Ian Trewhella’s first solo was an ambush

OSLO, NORWAY — Ian Trewhella learned how to play a saxophone solo the hard way: He was ambushed. 

Ian was 14 years old and playing second tenor saxophone in a big band. His teacher, Sid Warren, was playing first saxophone. “It was very sneaky what Sid did, to be honest,” Ian told me. “He told me: ‘I think you should play first tenor saxophone on this part and I’ll take your second one.’ So I said: OK, no problem. 

“So I opened up this three-page thing [sheet of music], put it down, and I’m looking through the music and I’m playing and all of a sudden, I’m looking at the second page and…. where’s the music gone?” Ian remembered. “I’m looking at it and thinking: ‘Where have the notes gone?! What?! What’s this?!’

“And Sid said to me: ’That’s called chords and what you do is you just make your own music, you do what you want to do over this.’ And I’m saying: ‘I don’t know what to do!’ I’m panicking and saying ‘What the hell’, and he said: ‘Just do what you want.’ 

“So when I started playing, I was fumbling all over the place; I hadn’t a clue. But the solo was a typical long big band solo, and by the end of it, it started getting a little bit coherent,” Ian said. 

“That was my baptism of fire when Sid literally threw me into the deep end. What he did was a bloody amazing thing because now I respect that as an adult because that made me go: ‘OK, I have to just do this!’

“There were no ifs, ands, or buts — you have to just do this in real time — Here comes the beat and you will play solo right now, BANG! GO! My heart was racing like crazy, yeah,” he said. “That was Sid Warren’s baptism of fire for me. And I say thank you, Sid. Thank you very much!”

Reflecting on that experience, Ian now sees a life lesson.

“it’s like anything in life, isn’t it? You know you have to do this certain thing, you just do it; you don’t know how to do it, but you muddle through it,” he said. “That’s what it was it was like muddling through it, panic in my heart that was racing like hell! I can still feel that adrenaline rushing through me, I really loved it, even though I was terrified, I loved it. It’s like happy and terrifying at the same time.”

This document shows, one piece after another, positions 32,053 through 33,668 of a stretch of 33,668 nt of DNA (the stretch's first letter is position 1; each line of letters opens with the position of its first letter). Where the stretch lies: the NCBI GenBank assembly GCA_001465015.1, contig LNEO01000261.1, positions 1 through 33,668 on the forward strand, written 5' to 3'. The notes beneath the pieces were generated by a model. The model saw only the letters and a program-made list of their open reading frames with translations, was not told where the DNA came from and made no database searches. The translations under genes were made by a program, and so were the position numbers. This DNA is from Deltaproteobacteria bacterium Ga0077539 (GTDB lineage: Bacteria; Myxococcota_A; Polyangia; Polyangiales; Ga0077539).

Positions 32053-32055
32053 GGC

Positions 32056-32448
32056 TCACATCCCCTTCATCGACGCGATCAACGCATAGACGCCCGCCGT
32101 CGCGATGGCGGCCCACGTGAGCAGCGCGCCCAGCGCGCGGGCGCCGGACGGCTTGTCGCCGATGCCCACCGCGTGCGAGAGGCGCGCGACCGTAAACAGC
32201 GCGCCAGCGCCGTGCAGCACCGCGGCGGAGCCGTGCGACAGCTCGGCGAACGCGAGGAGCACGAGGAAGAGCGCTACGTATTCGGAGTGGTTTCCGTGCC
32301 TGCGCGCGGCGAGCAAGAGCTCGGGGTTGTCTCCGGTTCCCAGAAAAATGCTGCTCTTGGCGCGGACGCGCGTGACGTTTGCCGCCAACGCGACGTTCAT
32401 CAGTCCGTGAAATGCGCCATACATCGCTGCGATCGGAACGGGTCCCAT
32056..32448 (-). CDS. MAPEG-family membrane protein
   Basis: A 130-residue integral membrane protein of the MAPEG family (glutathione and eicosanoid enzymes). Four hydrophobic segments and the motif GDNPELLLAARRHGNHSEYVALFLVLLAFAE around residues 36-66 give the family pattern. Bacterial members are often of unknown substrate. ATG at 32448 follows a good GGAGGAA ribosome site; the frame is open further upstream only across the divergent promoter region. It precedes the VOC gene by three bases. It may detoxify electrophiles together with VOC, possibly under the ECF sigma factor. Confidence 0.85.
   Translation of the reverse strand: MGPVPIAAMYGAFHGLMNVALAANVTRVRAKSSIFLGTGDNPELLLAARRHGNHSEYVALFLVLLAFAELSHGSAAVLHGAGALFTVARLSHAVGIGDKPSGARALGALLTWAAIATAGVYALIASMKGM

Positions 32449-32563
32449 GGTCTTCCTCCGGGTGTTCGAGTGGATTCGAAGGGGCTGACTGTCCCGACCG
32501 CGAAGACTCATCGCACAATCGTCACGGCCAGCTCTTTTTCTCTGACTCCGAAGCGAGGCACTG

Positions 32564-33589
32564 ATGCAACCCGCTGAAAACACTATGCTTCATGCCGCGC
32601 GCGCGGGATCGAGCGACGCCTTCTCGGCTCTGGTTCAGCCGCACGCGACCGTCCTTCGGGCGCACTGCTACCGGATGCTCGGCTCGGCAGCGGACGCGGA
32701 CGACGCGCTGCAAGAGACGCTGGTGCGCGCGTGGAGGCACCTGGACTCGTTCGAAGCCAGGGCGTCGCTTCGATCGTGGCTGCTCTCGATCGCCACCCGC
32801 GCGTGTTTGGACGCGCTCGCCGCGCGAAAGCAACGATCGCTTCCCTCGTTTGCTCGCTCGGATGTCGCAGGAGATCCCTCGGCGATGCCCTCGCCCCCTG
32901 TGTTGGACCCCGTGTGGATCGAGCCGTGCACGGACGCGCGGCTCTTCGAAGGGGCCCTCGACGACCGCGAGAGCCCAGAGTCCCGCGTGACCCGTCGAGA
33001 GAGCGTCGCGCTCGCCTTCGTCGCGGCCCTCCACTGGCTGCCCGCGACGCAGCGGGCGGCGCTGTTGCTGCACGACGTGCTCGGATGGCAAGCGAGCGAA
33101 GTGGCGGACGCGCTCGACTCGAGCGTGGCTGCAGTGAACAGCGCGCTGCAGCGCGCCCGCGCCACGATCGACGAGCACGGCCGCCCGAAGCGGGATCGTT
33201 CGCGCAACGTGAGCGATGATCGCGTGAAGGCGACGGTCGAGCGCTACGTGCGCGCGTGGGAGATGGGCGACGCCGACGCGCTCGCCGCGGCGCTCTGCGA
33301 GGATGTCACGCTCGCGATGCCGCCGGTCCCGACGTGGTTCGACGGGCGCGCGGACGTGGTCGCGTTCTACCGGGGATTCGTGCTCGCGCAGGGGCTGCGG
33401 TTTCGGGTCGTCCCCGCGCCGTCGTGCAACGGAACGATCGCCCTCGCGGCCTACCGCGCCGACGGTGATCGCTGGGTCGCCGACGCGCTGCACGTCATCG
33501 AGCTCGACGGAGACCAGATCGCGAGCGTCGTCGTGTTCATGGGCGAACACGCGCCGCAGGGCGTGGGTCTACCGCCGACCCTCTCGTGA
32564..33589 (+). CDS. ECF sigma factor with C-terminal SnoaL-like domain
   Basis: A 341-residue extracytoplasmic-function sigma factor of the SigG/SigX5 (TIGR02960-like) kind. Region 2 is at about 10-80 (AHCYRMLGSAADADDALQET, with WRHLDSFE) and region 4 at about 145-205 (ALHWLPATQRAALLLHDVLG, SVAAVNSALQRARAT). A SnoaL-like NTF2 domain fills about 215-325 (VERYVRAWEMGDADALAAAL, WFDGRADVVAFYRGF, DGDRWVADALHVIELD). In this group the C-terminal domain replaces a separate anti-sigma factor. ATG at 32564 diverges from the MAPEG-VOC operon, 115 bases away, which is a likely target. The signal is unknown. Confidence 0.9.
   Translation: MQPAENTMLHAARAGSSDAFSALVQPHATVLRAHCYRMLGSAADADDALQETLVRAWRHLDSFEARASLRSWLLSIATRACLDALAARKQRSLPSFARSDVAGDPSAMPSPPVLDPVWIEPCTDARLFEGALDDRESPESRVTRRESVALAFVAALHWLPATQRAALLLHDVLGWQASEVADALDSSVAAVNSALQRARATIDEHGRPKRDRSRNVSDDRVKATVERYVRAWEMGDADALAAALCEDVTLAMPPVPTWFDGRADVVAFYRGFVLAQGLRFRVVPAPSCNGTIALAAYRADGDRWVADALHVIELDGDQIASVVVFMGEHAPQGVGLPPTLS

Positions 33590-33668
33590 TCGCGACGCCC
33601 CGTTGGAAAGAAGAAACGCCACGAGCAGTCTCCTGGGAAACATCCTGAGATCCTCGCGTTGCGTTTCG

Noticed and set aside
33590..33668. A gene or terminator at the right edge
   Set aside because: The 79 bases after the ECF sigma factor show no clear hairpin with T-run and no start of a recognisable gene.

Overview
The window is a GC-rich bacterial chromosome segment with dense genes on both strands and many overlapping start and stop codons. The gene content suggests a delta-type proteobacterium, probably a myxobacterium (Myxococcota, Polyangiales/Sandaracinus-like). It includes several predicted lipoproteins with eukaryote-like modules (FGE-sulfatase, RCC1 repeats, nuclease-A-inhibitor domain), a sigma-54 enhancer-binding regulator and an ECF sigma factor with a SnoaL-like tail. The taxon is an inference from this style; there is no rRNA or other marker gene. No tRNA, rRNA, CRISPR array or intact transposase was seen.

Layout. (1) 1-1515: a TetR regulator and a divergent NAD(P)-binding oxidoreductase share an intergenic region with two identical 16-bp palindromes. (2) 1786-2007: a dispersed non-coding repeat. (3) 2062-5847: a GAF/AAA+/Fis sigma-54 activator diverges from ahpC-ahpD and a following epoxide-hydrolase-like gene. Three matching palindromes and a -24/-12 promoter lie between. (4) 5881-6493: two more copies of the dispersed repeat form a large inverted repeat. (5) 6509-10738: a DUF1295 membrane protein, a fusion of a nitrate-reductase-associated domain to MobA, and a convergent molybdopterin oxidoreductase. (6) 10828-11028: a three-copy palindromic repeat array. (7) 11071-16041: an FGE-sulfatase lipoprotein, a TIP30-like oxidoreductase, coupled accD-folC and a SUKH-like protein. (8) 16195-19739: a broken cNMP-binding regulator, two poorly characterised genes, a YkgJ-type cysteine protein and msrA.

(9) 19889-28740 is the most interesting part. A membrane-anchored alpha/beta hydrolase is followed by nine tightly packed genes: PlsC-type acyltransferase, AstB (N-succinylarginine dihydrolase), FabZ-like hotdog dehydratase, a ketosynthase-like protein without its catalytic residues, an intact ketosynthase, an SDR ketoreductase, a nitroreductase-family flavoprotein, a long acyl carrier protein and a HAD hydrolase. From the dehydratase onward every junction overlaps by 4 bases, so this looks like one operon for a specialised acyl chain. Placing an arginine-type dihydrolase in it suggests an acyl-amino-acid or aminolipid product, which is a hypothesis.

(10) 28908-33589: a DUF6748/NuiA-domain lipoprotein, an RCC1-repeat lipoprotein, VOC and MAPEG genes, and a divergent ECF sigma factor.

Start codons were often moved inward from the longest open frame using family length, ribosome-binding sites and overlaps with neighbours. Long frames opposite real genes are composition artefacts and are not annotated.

Ian came to the saxophone by pure serendipity.

“I did not know what saxophone was when I was 12 or 13 years old,” Ian said. “I was in my music class and there were practice rooms all along the corridor, and I heard this sound, and of course it was just beginner sax, but I heard this tone and I thought, wow, what’s that, what’s that sound? 

“So, I went out of my classroom and went looking through all the other classrooms for this sound. I opened the door of one of these rooms and there is one of the kids with an alto saxophone just going up and down some basic scales. I just heard that tone and I said that is the sound I want. That tone. That was it. That nailed it for me. As soon as I heard that, that was just a voice and that was it!”

Ian believes in the power of music beyond just being able to play it. 

Ian & the Jazzheads includes Hikmatg Baba Zada on keyboard

“Music is life. We all have heard this thing: Music is the international language, blah blah blah,” he said. “But I put it in these terms: If I go to China and say ‘Hey, how are you doing?’ I might get a strange look but if I go ‘La, la, la, la la [singing a tune], they might not like what I’m singing but they can understand it at a primal basic level because music is a primal language. 

Ivar Austgoo plays guitar for Ian & the Jazzheads

“That’s what music is to me — it blurs the line between borders, which don’t really exist anyway,” he said. “Music is for [anyone] from whatever background, you got money in your pockets or no money. It’s your music, you will always be rich in music. It crosses all the boundaries of age, gender, money in the pocket, no money, religion, politics, whatever, all this crap — it crosses everything because we all understand music at some level. It’s a primal thing.”

Ian assembled the band in 2017 and it is, as he put it, a reflection of today’s new Norway: Two Norwegians, a Brit (himself), and an Azerbaijani. The members are Ivar Austgoo on guitar, Daniel Bloch on bass, Hikmatg Baba Zada on keyboard, Geir Johansen (drums), and Ian on sax.


Ian & the Jazzheads includes Daniel Bloch on bass

One Comment Add yours

  1. Unbelievably well put together. John Wilpers has a treasure trove!


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